White House spat with Moderna intensifies with pressure building to donate more COVID vaccines: report

Tensions are building between the White House and Moderna over the drugmaker’s apparent reluctance to commit to making more international donations of its COVID-19 vaccine available despite promises to supply millions of doses.

The spat centers on the Biden administration’s call for Moderna to up its domestic production of the vaccine to meet the White House’s promise to build the U.S. into “an arsenal of vaccines,” Politico reported.

Moderna has committed to making 500 million doses for low- and middle-income countries, with about 34 million this year alone, through the international vaccine program COVAX Facility. The administration, though, doesn’t feel that's enough given the federal government’s investment of billions of dollars and scientific help in developing the vaccine.

The company's reluctance is due to concerns about its capacity to manufacture the vaccine for both domestic and international markets; however, a source told Politico that Biden administration officials believe financial issues related to profits are partly to blame for the heel dragging.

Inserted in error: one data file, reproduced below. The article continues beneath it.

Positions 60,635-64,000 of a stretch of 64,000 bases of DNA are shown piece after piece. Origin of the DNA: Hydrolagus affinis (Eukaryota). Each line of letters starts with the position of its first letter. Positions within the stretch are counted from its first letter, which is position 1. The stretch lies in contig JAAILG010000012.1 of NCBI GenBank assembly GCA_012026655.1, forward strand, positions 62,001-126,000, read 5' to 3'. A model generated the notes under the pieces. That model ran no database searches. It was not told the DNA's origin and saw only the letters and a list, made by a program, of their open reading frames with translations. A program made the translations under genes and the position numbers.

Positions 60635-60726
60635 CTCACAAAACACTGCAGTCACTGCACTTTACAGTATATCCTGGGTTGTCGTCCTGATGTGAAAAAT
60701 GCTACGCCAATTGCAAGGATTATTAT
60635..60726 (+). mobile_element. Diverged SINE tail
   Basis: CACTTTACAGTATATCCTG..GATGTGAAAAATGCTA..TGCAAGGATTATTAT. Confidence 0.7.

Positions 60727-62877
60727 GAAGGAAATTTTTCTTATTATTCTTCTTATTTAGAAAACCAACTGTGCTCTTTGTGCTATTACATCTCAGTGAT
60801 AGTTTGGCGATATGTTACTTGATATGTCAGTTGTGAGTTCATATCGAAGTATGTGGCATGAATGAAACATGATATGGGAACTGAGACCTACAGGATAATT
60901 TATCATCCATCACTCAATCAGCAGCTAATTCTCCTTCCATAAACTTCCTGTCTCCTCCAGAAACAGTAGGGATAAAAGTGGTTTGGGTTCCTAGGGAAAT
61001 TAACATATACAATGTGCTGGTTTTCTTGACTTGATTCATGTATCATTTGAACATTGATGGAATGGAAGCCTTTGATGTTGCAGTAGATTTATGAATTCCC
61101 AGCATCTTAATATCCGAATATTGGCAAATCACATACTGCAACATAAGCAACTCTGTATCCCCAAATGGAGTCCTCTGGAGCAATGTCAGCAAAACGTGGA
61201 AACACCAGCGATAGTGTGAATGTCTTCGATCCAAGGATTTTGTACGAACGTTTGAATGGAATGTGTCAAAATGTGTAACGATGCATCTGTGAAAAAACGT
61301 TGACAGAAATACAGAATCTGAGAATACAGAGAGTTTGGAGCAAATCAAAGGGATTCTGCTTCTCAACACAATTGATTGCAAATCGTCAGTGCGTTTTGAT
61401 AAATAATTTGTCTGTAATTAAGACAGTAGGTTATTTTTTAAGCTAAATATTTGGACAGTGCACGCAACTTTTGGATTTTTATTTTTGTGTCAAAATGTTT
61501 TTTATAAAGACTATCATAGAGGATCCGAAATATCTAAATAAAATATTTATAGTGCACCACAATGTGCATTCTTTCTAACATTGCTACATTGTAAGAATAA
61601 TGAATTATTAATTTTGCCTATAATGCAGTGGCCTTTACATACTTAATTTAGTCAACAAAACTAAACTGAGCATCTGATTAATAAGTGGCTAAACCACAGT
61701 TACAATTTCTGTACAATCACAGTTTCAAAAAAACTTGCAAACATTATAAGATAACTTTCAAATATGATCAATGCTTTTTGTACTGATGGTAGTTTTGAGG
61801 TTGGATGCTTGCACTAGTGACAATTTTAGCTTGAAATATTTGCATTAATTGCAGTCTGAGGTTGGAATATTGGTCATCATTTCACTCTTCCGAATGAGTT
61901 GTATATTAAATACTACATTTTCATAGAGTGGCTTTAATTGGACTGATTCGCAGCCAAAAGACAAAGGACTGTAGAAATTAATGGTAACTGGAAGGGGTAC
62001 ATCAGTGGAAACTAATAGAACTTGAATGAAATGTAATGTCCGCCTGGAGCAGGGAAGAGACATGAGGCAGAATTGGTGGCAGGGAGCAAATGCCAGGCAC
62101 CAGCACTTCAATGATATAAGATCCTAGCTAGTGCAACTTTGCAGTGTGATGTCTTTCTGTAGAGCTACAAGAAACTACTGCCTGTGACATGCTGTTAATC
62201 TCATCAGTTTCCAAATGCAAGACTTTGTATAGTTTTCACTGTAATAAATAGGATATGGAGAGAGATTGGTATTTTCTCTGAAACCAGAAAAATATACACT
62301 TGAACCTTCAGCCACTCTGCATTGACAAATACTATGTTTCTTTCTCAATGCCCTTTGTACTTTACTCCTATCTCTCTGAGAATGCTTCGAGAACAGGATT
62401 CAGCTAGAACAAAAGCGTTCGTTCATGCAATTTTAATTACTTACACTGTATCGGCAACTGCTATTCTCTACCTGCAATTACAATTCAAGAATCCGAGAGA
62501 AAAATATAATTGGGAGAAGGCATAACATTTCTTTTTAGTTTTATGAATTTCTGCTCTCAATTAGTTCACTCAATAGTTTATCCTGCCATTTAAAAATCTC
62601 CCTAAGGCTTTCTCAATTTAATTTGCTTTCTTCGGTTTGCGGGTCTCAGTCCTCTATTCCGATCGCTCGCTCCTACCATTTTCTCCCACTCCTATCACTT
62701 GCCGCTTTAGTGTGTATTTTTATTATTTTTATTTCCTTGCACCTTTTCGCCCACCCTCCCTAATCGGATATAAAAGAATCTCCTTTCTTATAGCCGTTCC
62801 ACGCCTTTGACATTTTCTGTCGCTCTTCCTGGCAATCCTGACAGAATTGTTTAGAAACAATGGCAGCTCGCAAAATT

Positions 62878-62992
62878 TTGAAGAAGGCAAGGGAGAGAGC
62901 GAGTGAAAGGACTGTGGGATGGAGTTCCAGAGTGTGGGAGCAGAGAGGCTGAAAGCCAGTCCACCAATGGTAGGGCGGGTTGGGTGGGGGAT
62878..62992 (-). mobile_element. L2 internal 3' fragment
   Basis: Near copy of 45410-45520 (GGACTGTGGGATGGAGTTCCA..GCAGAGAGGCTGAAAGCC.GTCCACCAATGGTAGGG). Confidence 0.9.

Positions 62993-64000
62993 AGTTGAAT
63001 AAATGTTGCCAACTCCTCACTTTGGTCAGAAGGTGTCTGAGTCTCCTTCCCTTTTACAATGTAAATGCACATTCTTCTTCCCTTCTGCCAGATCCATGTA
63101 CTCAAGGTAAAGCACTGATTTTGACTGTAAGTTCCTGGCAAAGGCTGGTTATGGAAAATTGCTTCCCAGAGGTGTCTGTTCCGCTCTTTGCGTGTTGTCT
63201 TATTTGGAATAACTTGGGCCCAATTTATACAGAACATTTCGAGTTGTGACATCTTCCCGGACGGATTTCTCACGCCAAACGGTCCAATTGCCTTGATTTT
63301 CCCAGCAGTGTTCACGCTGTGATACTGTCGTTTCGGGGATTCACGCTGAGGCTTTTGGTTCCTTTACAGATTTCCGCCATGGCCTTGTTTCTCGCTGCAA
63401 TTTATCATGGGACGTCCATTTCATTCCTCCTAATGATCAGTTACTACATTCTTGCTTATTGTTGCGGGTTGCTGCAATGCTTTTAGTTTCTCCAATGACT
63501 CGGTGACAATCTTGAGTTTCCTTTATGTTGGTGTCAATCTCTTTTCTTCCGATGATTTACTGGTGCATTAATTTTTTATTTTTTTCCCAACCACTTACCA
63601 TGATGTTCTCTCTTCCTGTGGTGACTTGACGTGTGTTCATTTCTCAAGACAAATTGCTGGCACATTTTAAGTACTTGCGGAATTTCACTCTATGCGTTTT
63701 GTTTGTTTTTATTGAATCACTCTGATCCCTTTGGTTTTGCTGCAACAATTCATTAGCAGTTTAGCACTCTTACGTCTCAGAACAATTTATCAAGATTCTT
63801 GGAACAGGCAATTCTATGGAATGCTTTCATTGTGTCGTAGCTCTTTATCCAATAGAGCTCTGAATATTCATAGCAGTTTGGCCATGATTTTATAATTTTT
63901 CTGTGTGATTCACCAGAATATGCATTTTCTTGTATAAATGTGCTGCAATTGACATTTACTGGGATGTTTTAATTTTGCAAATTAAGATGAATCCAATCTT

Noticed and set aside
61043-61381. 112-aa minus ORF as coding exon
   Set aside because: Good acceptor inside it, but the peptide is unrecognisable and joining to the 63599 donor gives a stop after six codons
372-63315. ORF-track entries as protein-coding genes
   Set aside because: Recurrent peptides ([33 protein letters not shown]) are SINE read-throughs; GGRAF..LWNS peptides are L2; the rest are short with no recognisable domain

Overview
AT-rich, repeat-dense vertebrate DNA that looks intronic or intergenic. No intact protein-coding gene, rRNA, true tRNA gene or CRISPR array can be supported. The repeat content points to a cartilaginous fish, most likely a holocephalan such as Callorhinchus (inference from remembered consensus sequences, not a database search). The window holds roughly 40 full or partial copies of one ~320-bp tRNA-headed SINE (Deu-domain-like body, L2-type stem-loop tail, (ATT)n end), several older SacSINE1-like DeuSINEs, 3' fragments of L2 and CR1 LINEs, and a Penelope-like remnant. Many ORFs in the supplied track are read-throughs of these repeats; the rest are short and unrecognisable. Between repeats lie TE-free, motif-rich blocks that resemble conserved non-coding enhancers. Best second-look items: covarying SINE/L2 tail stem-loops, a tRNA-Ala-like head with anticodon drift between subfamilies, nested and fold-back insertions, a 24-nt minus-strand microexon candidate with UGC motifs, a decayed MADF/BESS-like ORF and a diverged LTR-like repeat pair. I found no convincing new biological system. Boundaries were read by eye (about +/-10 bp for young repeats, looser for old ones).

Recent meetings between Moderna executives and White House officials were described by one of Politico's source as “very intense.”

“The U.S. government co-invented the vaccine,” a senior administration official told Politico. “We’ve spent over $8 billion.”

RELATED: Moderna to pour $500M into Africa to meet future mRNA vaccine manufacturing demand

The official added, “We need them to step up to the plate in the short term and dramatically increase the number of doses they’re delivering to low- and middle-income countries.”

Neither Moderna nor the White House commented to Politico for the story.

Politico’s reporting on the tensions comes the same day Moderna announced it would spend $500 million to build an mRNA manufacturing facility in Africa at a location yet to be determined. Although a boon to global manufacturing for Moderna and the host country, it's unlikely the facility will be up and running for several years.

The announcement has received criticism from activist groups such as Public Citizen.

“Pledging to build a plant in the future cannot excuse Moderna’s failure to share knowledge or adequate doses today,” Peter Maybarduk, director of the group’s medicines program, said in a statement. “Moderna holds secret a vaccine recipe that humanity needs; a vaccine pioneered significantly by public science and developed in large part by billions in public money.”

RELATED: CDC, FDA chiefs push back on White House COVID-19 booster plan-NYT

The Biden administration announced this summer that it planned to give COVID-19 boosters in the fall, a program that has begun despite pushback from medical experts. That plan also was criticized not only for the science behind the program but on moral grounds that richer nations are handing out third doses while many populations in the world have still to receive a first dose.